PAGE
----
It can be argued the development of mixed methodologies happened because of a need for reliability on one hand and problems with population validity on the other (Bryman, 2008). Meaning and motives are key in complicated social phenomenon, and therefore must be understood (Weber, 1992, New Ed). So if the weaknesses and benefits of each method are assessed the research can be designed to complement each other (Johnson & Onwuegbuzie 2004). Regardless whether a mixed or mono methodology is used the research must be conducted properly (Bryman, 2006). Bad research can sometimes just be bad research and not the fault of the epistemological and/or methodological assumption. To this end, more data does not mean better data. Rather than a rush for data, if one method is more appropriate, it should be used (Bryman, 2006). Unnecessary data collection should be avoided, it can cloud and confuse the exact aim and outcome of the research, ruining reliability (Bryman, 2008). This keeps the focus, and allows for the reliability and validity to be kept in check. It must be also be remembered that mixed mythology does not mean one approach is dominant. Dependent on subject, different methods should be used in different ways, to different ends, as demonstrated by Hughes, K. et al(1993).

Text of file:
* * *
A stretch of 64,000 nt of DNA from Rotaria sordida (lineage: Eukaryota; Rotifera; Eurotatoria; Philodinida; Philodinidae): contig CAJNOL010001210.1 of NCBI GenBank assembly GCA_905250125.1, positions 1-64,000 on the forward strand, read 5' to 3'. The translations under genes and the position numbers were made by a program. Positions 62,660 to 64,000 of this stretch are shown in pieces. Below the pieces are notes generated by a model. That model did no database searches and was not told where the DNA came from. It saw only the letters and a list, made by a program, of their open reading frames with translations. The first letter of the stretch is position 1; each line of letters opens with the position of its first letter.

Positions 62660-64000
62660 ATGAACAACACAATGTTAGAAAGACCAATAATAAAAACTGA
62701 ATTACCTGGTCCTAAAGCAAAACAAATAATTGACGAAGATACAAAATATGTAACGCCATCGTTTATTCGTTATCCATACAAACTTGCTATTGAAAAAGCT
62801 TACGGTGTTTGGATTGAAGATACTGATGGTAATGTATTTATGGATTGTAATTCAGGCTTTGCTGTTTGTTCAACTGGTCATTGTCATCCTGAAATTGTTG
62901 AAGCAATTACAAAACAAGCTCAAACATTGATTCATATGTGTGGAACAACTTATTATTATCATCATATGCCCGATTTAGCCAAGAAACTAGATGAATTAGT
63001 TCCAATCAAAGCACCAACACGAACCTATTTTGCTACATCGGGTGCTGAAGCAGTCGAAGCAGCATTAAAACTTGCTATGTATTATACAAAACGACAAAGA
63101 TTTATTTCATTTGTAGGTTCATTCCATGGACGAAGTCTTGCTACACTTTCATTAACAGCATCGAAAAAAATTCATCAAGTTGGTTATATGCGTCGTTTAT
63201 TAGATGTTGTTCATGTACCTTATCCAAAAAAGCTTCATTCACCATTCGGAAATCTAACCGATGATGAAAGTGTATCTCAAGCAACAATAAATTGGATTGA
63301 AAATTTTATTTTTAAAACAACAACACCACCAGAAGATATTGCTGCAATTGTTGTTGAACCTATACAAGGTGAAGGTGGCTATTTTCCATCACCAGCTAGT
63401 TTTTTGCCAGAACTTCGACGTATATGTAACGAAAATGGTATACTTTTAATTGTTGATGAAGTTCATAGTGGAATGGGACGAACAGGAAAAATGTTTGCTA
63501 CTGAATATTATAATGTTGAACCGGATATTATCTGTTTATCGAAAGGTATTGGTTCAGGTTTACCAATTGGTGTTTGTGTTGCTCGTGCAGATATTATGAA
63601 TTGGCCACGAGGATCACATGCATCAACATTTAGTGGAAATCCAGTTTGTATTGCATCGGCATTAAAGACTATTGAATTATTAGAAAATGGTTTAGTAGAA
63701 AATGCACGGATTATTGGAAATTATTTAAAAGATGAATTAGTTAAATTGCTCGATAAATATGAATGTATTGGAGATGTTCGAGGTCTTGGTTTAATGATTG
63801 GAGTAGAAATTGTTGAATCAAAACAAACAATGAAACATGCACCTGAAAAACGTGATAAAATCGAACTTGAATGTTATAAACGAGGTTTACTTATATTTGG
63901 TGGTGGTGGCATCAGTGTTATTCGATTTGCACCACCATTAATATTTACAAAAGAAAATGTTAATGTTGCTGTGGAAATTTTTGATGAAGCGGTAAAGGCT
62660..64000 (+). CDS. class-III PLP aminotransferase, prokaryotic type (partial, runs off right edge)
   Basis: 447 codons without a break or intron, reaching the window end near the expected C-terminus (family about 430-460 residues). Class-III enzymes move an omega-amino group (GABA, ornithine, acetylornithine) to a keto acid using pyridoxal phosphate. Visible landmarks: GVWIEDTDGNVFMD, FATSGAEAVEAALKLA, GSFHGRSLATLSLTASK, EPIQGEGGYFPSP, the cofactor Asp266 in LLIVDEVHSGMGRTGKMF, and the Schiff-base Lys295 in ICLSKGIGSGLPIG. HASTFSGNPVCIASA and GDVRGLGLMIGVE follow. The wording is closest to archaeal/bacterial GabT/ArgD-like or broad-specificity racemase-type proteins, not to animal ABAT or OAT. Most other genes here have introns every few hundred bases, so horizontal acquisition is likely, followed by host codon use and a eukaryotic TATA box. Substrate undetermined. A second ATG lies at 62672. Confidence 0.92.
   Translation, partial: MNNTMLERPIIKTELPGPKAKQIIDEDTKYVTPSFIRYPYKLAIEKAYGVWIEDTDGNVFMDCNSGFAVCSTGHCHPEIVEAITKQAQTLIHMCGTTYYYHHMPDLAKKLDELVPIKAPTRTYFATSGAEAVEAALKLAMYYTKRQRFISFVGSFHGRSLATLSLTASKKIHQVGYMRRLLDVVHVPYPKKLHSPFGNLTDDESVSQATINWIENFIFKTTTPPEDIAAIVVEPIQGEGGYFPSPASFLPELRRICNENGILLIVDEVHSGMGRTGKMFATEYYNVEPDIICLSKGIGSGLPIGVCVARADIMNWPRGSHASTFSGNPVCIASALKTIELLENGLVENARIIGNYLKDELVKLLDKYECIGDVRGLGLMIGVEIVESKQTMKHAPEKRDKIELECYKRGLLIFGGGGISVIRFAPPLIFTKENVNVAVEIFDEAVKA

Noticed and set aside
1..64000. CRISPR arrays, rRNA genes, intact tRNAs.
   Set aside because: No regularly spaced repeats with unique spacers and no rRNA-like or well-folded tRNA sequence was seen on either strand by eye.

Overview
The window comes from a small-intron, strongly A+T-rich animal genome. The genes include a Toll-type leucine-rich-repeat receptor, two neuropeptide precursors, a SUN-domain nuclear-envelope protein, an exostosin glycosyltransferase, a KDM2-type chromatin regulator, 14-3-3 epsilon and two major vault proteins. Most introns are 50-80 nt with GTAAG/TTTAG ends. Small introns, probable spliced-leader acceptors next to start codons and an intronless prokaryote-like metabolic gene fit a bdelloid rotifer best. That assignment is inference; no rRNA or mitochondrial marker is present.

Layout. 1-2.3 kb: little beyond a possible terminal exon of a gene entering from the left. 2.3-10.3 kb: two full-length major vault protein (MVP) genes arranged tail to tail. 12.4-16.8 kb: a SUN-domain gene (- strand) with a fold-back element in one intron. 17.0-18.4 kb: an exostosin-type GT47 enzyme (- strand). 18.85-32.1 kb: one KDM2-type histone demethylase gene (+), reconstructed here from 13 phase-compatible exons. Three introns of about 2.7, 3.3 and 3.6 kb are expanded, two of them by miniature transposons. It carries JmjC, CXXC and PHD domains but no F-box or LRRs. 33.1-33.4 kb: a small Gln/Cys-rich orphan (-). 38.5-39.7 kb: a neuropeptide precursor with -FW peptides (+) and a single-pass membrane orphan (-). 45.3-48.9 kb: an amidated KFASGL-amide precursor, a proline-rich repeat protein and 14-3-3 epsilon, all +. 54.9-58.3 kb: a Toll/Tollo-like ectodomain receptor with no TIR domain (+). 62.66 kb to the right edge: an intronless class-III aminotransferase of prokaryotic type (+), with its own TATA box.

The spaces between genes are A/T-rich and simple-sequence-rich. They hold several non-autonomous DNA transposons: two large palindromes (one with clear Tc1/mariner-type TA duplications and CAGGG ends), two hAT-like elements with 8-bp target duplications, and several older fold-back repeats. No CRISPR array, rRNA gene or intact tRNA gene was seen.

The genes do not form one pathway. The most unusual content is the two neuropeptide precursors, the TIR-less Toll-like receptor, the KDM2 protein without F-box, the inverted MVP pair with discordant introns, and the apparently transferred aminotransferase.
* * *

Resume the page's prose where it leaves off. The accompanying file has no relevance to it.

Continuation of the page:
The more practical version of mixed methodology put emphasis on the variety of ways both qualitative and quantitative data can be analysed. The analytical methods are seen as capable of being fused, regardless to what extent the methods are fused (Johnson & Onwuegbuzie 2004). Yet, the connections between qualitative and quantitative data and data collection should not be seen as fixed. The methods are autonomous, and the method of one epistemological viewpoint can be pressed into the view of another as long as issues of reliability and validity are considered (Bergman, 2008).